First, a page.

#BankTech #Gamification / Getting ahead of the game in banking

The goal… is not to create a banking interface that is fun to use, that has colourful branding and animated characters, but to understand and motivate better banking engagement.

Games must have “goals” and for banking this has to be more than “make it easy to do banking”. Other goals banks could have are: “educate the user”, “help achieve financial goals”, “optimise their money management to avoid fees”. We are not all driven by the same set of “goals”, so the banking platform needs to support a broad range. With such a range, the next job of the platform is to understand the goals of the user and how they prefer to manage them effectively. This is creating a gaming user profile. Some people are organised about their finances, some have to live “paycheck to paycheck”, some live for today and spend what they can until the next paycheck, others save for bigger goals.

… the plethora of digital engagement platforms out there are really just very basic or first-generation gamification platforms.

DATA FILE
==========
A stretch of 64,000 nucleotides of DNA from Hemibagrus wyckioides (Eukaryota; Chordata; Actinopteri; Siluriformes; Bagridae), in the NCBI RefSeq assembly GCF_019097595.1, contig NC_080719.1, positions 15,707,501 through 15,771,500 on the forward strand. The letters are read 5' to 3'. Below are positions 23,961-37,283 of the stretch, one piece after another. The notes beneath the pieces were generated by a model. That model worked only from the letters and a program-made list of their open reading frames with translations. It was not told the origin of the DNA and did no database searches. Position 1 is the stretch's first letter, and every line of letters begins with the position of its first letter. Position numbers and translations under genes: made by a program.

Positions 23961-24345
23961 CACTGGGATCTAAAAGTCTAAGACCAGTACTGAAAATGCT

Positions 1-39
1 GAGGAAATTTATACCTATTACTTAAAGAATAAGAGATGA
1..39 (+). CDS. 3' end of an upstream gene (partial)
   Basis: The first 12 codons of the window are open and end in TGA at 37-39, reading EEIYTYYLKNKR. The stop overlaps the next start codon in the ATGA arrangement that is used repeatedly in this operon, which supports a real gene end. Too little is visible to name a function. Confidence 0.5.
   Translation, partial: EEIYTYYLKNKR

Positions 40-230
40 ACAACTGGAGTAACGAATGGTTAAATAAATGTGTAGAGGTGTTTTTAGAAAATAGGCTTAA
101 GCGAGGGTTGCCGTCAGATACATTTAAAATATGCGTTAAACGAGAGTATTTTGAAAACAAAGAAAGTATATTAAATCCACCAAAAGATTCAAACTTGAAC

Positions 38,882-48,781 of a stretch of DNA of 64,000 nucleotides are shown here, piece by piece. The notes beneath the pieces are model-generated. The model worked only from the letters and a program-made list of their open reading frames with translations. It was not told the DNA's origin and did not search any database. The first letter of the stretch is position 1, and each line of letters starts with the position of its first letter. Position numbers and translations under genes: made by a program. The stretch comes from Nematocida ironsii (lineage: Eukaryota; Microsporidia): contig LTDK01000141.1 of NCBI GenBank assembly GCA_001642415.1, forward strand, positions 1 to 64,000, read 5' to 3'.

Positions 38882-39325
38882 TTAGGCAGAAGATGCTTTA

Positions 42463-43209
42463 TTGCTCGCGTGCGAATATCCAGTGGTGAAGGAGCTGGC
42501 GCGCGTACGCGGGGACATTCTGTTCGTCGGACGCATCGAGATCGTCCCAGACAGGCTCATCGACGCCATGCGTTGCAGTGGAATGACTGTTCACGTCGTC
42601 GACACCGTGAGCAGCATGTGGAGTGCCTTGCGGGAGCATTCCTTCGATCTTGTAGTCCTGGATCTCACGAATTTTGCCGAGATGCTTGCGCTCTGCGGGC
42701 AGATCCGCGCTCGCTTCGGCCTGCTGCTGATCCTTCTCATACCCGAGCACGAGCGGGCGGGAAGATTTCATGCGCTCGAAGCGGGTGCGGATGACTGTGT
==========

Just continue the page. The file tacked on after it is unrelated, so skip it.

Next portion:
Understanding a person’s behaviour and motivations are key to personalising the game as this is what drives engagement and loyalty. In banking “winning” could come in many forms: being at the top of a leader board for reaching savings goals, attaining recognition for quizzes on financial products/management, being adept at not paying penalty fees etc. Rewards are also a key feature and these can be intrinsic, such as leader boards and badges, or extrinsic, such as money off coupons, enhanced financial products, or reduced fees…

Gamifying banking is not easy, and other than mBank and Fidor’s attempts several years ago (back in 2013), there are no other examples… Very basic gaming principles have been used by a number of savings apps like Marcus and Bank of America’s Erica, but there is a long way to go…

… The time is now to move up a level with gamification.